Saturday, 30 November 2013


EMDR stand for Eye movement Desensitisation and Reprocessing which is a new tool I have recently learnt to deal with Trauma (usually childhood although it can be a more recent trauma which is reigniting the old one). When you are young your memories are not stored by your prefrontal cortex as they are in the adult. hey are stored in a more primitive part of the brain called the limbic system composed of the amygdala - modulated by the hippocampus. It is the interaction between these two which decides whether the event is to be avoided in future and if it is it encodes it in a particular way with the resulting emotion and the sensations felt at the initial event. Unfortunately for us if we feel that emotion at a subsequent time the old event and emotion recurs as if it was happening today'. Traumatic memories are permanent, additive and present. Trauma may occur when no escape is possible so it may be accident, bereavement or abuse. But what the mind interpret as 'inescapable' is dependent on your developmental stage. For a very young child, just her mother ignoring her when she reaches out is enough to trigger the system. It is almost impossible not to create some trauma as we grow up, even in functional families. The possibility obviously increases in dysfunctional families.

So how does EMDR work? By stimulating the brain bilaterally i.e one side to the other, this allows memories and their resulting emotion to be desensitised i.e. disconnected from eachother. Now you can remember the event but you are no longer triggered emotionally. This is very important as the stress of being constantly trigger unconsciously by events you may not even remember is very distressing to the body and puts it in a continuous state of alert known as 'hypervigilance'.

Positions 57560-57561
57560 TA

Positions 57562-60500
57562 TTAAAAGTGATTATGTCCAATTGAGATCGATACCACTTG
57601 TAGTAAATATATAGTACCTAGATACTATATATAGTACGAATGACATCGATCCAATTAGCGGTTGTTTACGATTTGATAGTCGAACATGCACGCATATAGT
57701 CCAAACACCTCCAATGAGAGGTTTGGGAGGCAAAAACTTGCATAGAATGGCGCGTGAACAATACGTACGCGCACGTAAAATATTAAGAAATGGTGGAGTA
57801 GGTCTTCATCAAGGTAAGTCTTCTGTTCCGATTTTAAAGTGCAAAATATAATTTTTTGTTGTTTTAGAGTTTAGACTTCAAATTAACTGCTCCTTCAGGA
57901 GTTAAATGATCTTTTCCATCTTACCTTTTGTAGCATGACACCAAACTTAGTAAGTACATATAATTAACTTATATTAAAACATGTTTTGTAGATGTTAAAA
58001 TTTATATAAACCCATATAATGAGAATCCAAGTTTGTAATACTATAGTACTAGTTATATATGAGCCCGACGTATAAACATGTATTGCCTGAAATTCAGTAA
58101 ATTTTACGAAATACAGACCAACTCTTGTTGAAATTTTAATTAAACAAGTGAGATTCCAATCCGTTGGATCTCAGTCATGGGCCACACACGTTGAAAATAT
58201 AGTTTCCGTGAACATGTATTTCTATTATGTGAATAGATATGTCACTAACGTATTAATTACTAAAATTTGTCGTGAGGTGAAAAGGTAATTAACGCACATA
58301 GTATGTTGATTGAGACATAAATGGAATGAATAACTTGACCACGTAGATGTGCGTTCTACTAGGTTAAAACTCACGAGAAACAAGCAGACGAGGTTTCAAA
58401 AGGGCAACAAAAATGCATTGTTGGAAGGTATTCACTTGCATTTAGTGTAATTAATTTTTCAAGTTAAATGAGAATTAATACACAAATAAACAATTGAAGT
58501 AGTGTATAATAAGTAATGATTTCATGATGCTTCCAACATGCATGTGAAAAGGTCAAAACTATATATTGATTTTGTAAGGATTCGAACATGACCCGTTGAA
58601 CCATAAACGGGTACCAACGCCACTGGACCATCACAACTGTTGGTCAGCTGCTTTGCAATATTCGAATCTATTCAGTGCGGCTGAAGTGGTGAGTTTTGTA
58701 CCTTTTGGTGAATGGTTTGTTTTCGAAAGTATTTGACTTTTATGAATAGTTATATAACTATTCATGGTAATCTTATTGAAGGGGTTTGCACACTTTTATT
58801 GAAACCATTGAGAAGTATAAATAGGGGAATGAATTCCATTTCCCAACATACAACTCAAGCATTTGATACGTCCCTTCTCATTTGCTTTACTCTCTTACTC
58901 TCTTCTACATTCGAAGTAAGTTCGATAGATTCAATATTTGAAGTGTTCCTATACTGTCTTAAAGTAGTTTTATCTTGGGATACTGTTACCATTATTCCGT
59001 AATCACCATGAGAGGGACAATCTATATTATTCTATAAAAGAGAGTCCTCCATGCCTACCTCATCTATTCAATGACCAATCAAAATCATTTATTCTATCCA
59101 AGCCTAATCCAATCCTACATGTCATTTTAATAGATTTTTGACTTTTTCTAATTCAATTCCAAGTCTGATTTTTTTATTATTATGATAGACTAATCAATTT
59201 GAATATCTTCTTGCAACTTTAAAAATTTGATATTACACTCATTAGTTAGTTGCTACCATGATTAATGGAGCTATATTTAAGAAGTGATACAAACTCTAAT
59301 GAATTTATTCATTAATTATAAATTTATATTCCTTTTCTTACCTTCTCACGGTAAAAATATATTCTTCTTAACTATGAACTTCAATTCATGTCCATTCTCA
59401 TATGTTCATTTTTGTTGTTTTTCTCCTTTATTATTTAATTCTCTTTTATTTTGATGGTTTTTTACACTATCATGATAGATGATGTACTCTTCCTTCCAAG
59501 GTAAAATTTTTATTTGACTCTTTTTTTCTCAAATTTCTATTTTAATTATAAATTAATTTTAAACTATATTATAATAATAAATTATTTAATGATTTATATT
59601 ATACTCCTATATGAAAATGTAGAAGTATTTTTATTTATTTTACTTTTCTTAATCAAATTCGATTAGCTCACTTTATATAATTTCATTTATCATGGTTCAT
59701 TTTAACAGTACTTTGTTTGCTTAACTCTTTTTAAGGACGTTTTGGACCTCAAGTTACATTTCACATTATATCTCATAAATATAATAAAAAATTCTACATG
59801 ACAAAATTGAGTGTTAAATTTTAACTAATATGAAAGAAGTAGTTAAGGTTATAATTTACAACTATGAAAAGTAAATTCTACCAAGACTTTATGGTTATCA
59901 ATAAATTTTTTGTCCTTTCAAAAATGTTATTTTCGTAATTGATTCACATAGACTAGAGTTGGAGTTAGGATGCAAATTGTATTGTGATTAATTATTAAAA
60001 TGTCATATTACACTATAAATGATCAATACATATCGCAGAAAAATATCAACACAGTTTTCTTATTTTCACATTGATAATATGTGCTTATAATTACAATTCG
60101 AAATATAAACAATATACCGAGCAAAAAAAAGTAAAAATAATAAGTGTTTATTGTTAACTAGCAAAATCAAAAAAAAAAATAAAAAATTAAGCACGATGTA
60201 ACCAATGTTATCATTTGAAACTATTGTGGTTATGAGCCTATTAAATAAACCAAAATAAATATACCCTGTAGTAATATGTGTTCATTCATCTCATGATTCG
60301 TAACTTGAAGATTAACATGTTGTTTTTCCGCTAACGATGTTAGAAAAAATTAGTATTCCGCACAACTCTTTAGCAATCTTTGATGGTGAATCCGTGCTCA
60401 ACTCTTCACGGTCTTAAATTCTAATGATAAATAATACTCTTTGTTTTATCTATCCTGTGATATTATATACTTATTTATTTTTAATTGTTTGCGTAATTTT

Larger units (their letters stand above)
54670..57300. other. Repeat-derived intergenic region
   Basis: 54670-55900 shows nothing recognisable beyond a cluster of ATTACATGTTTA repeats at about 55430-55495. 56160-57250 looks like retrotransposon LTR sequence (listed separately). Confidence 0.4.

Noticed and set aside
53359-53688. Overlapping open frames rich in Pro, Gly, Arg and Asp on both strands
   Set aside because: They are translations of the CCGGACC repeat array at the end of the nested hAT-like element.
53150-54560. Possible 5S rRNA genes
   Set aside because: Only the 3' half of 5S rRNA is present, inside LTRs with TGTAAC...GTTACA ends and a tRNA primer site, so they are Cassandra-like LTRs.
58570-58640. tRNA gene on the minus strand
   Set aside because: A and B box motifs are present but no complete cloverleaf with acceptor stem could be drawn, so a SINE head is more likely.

By following the therapist's fingers as they move from side to side with your eyes you are mimicking what the brain does during REM (Rapid Eye movement Sleep) as it 'prunes' the memories you had that day and allows only the relevant parts of them to be stored. You couldn't possibly remember everything that ever happened to you in your conscious brain. It would get completely overloaded. so the brain has devised this mechanism to help process the memories and EMDR does the same thing but can be applied at a much later stage than the original event. It doesn't matter if years have passed from what happened - in the limbic brain there is only the present and all event that are similar are linked by neuronal connections.
So, in a typical session you start by imagining the original emotion (this is very different to talk therapies where we largely talk 'around' difficult events). We need to get you in the emotional state so that the neuronal pathway is firing. We then do a round or two of the finger movement until the original distress rating (or - SUDS score - Subjective Units of Distress) is reduced. People often have other memories come up which are linked to the recent event and we work on each one until the distress causes by the memory is reduced to 0. EMDR does revisit the trauma but it does not relive the trauma (there is no revivification) as the bilateral stimulation works very quickly to defuse the emotion.
If any of this sounds improbable, it has been very well documented in the literature since it was invented by psychologist Helen Shapiro. It has been used extensively with Post-traumatic stress syndrome with service personnel. But it works with everyday traumas too and my initial forays into using it are showing me that it is, indeed, a miraculous tool. I am using it in my hypnotherapy clinic (it is not, strictly speaking a hypnotherapy tool) as it marries very well with these techniques. Do contact me if you are interested.  07973 417312




1 comment:

  1. I should clarify that trauma is anything that the person perceives as inescapable - it is not necessarily major life trauma or injury. It can be as simple as an unloving parent or surgery.